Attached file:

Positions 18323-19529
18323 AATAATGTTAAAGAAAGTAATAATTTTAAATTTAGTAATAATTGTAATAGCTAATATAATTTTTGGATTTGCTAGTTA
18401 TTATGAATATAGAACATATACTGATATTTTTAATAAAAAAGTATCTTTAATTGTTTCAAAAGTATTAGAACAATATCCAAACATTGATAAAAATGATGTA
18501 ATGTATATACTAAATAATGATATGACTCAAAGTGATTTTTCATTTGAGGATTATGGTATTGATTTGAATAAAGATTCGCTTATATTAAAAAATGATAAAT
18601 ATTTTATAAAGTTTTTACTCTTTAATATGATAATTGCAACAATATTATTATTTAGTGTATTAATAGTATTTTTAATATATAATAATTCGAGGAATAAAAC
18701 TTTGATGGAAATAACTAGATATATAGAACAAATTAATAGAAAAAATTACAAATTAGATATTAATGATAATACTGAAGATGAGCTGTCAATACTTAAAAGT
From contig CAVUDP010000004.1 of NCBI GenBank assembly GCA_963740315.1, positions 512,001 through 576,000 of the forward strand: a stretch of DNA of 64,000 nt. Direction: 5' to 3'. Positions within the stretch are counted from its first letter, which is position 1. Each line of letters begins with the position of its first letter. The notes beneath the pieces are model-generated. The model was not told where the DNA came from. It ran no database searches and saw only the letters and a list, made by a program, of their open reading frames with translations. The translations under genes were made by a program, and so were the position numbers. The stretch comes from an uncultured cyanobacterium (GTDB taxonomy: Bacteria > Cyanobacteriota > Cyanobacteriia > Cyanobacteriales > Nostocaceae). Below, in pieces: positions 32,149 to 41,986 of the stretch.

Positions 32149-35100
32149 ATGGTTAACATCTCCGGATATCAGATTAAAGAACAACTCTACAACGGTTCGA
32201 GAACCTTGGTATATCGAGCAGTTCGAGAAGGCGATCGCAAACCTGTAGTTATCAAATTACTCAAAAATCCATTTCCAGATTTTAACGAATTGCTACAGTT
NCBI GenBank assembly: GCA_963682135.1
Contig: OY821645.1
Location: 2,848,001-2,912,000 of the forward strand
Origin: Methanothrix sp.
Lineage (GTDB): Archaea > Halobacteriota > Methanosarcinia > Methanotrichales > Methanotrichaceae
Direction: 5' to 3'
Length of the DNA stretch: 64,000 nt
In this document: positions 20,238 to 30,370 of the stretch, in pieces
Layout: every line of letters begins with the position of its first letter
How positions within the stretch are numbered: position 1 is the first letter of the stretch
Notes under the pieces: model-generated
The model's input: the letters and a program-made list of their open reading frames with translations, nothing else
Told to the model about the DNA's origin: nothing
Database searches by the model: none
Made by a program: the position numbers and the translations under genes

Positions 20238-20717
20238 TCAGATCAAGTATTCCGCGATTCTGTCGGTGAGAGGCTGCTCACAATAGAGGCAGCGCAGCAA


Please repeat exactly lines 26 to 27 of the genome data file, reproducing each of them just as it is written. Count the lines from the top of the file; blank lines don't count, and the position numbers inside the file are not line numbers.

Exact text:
Positions 20238-20717
20238 TCAGATCAAGTATTCCGCGATTCTGTCGGTGAGAGGCTGCTCACAATAGAGGCAGCGCAGCAA